LHC projects


[H]ard|DCer of the Year - 2014
Jan 29, 2006
LHC Six Track

It seems that they are trying to merge all of the LHC projects into 1 (most likely 2) projects. Have one production site and one development site. So, if anyone notices any odd behavior in the near future with projects, please check into the forums of the project to see what's up.

Server Consolidation

They are discussing tips, concerns, ideas, and suggestions now if anyone wants to add their 2 cents. So far, it seems that they plan to eventually merge using the user accounts from lhc six track as it is the oldest and has the largest user base. They also say they plan on migrating BOINC points over to the final project.


DCOTM x4, [H]ard|DCer of the Year 2019
Sep 23, 2006
What I read: hit these individual projects hard now if you have project point and WUProp goals, as most will be going away. Noted. :D


Nov 7, 2011
LHC has made CernVM-FS which is required for their ”native” applications and the various guides on the internet are often out of date.
Following an old guide will probably lead to a lot of extra work compared to what is necessary to get up and running today.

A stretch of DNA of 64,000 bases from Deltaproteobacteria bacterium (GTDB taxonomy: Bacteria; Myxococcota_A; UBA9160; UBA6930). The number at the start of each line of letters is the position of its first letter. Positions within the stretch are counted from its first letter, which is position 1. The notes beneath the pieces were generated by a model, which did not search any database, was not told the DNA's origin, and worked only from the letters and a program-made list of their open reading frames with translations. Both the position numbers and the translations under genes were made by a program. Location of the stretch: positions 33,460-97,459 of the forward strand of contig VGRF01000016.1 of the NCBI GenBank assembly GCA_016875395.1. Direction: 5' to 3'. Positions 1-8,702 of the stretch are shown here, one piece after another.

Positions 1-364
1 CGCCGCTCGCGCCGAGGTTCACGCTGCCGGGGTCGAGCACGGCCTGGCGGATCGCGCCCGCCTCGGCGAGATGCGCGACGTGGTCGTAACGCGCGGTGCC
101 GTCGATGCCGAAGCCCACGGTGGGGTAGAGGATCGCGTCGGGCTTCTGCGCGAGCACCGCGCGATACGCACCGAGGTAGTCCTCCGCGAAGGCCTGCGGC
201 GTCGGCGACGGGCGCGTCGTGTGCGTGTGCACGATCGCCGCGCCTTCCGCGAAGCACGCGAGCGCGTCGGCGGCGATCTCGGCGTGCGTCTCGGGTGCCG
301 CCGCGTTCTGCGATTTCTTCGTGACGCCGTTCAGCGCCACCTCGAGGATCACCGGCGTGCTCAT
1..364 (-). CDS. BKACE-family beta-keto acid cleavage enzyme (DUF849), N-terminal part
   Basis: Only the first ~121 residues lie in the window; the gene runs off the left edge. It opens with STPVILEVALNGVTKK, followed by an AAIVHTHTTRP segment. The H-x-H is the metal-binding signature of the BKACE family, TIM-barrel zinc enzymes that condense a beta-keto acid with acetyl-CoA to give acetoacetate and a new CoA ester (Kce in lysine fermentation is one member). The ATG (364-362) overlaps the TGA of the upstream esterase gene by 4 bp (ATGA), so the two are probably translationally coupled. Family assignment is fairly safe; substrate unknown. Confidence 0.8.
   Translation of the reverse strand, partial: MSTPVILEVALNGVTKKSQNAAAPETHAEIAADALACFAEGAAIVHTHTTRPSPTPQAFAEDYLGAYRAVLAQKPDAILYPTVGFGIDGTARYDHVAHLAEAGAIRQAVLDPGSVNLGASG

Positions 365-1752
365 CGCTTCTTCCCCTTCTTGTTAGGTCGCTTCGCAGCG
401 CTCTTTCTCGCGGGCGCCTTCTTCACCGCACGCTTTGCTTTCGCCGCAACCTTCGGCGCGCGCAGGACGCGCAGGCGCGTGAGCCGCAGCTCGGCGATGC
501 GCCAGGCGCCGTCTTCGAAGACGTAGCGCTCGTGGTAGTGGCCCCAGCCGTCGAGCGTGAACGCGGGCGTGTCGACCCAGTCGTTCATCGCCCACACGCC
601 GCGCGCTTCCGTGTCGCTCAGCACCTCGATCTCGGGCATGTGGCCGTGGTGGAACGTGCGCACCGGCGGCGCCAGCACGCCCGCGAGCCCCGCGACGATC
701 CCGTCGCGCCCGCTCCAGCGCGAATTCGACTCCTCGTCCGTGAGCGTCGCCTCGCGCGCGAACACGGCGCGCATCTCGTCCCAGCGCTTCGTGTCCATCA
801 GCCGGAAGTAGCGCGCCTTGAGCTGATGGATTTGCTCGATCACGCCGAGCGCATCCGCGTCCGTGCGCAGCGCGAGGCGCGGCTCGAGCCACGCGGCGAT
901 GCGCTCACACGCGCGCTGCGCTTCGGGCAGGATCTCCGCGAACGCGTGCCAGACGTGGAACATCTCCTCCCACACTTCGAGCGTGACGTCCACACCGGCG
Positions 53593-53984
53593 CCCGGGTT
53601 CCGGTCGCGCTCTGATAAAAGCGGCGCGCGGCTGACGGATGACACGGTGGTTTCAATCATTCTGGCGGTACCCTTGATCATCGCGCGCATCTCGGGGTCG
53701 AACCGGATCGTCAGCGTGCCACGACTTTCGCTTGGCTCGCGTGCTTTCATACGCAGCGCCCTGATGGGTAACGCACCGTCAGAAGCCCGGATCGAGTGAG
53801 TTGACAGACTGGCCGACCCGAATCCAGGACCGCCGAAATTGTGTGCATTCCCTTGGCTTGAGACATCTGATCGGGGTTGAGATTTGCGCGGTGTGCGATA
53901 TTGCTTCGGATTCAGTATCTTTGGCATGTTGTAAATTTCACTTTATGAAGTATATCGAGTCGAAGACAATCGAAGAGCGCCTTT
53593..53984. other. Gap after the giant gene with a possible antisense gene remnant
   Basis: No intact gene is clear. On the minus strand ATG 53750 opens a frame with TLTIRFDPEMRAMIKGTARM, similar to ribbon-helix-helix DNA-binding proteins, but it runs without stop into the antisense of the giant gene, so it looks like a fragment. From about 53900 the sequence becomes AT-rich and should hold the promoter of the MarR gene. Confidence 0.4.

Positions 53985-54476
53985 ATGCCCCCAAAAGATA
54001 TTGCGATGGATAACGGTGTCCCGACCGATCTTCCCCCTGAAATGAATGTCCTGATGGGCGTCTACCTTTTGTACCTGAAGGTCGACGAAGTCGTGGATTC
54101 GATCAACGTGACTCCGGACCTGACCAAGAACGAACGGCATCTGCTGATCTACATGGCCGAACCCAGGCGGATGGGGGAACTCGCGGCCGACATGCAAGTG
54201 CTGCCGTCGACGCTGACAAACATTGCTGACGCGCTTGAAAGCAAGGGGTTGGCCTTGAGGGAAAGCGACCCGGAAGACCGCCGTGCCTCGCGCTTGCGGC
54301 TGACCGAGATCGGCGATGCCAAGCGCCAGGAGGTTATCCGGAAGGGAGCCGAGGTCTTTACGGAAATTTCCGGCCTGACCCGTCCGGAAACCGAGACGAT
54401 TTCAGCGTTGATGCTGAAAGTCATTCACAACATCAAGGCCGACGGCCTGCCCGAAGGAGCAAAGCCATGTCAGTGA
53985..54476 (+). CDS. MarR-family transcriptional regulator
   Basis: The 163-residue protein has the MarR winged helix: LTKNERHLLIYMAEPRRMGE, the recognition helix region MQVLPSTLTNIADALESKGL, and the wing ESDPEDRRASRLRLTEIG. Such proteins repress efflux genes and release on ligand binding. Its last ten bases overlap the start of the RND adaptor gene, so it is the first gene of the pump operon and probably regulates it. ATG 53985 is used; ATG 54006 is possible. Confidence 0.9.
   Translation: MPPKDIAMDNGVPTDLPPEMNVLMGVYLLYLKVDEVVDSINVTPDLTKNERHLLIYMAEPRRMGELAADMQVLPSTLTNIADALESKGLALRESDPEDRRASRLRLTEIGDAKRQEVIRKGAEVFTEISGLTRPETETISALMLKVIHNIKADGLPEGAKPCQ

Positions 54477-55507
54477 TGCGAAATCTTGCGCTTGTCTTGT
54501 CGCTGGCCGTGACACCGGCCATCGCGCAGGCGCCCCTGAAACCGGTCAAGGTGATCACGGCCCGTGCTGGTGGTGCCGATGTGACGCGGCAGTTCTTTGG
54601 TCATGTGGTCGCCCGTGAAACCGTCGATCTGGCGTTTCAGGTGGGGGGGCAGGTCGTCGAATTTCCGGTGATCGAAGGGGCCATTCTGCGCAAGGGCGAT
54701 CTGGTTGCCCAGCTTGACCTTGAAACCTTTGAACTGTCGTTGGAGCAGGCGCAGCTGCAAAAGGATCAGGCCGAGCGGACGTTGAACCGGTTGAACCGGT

Please note every LHC project is what I would call in development and may change requirements with the only warning being a release note on the LHC message board.

On a standard Ubuntu 18.04 machine, 20.04 is not supported yet, you ”only” have to add a repository, install CernVM-FS & squashfs-tools plus add a pair of configuration files to get started with native tasks.

In order to add the repository and install CernVM-FS, open a console and run the following commands:
sudo apt-get install lsb-release wget https://ecsft.cern.ch/dist/cvmfs/cvmfs-release/cvmfs-release-latest_all.deb sudo dpkg -i cvmfs-release-latest_all.deb rm -f cvmfs-release-latest_all.deb sudo apt-get update sudo apt-get install cvmfs squashfs-tools

Now the two configuration files have to be created.

Edit or create the file /etc/cvmfs/default.local using whatever the nano editor in a console (ctrl-x, y, [enter] to quit and save):
sudo nano /etc/cvmfs/default.local

Insert the configuration below:

CVMFS_QUOTA_LIMIT is the space in megabytes on your machine used for a local cache of files, official guides use 4 gigabytes.
I can see a machine with atlas native is currently using about 6 gigabytes at the moment so I set it to 12 gigabytes, you can adjust as you see fit.

The configuration is only recommended for users with few machines.
If you have many machines they recommend you set up a squid proxy and use this as a repository, as a local proxy can save a lot of bandwidth for you and the people at LHC.
Setting up a squid proxy is beyond the scope of this post, you can try reading this page for help on setting up a proxy: